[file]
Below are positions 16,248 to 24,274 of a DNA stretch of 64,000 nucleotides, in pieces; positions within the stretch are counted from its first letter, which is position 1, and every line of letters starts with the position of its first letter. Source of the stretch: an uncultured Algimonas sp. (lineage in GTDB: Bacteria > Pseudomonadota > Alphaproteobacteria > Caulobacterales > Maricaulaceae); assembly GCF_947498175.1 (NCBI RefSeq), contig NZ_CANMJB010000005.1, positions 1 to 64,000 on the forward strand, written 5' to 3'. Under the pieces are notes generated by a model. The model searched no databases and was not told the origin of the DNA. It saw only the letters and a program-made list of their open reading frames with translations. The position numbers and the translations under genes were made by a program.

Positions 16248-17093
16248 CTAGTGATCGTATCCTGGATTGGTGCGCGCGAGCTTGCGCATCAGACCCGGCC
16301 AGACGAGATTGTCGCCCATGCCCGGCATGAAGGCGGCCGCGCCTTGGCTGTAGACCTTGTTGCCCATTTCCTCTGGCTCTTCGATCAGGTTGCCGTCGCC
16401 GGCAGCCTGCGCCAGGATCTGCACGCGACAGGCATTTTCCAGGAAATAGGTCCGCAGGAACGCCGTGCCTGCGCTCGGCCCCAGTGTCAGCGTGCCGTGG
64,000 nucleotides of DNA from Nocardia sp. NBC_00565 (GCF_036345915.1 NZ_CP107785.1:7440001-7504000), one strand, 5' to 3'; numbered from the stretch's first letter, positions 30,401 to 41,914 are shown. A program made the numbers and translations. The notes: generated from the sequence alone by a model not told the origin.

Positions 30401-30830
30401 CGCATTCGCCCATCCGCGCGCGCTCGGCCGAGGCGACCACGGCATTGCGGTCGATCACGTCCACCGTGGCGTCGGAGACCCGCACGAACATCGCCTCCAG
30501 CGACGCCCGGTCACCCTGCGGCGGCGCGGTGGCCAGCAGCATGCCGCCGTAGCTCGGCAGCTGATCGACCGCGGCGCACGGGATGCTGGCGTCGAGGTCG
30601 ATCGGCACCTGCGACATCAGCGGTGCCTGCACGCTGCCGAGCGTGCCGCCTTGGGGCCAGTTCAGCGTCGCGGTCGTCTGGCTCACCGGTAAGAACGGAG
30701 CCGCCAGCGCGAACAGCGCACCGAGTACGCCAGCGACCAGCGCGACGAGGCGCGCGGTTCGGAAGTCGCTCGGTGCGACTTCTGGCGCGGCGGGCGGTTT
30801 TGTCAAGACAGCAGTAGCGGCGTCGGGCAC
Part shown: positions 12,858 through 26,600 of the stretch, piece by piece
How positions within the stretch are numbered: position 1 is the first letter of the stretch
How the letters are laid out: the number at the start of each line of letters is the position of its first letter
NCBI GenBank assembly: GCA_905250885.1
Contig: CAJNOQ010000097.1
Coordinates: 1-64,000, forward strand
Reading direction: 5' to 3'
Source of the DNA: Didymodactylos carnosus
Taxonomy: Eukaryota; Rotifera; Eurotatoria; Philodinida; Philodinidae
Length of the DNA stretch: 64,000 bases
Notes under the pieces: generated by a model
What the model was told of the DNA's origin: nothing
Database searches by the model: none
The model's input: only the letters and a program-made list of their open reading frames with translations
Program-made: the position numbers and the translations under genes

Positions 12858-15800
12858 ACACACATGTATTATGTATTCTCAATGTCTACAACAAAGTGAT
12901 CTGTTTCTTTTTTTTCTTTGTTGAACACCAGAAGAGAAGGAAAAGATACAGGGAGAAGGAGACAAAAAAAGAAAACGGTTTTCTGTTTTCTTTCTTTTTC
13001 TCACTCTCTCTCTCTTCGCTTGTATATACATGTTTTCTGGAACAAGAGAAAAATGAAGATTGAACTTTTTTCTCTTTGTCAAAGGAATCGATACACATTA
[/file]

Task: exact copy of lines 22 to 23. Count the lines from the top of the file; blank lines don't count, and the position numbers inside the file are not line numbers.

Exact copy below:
Length of the DNA stretch: 64,000 bases
Notes under the pieces: generated by a model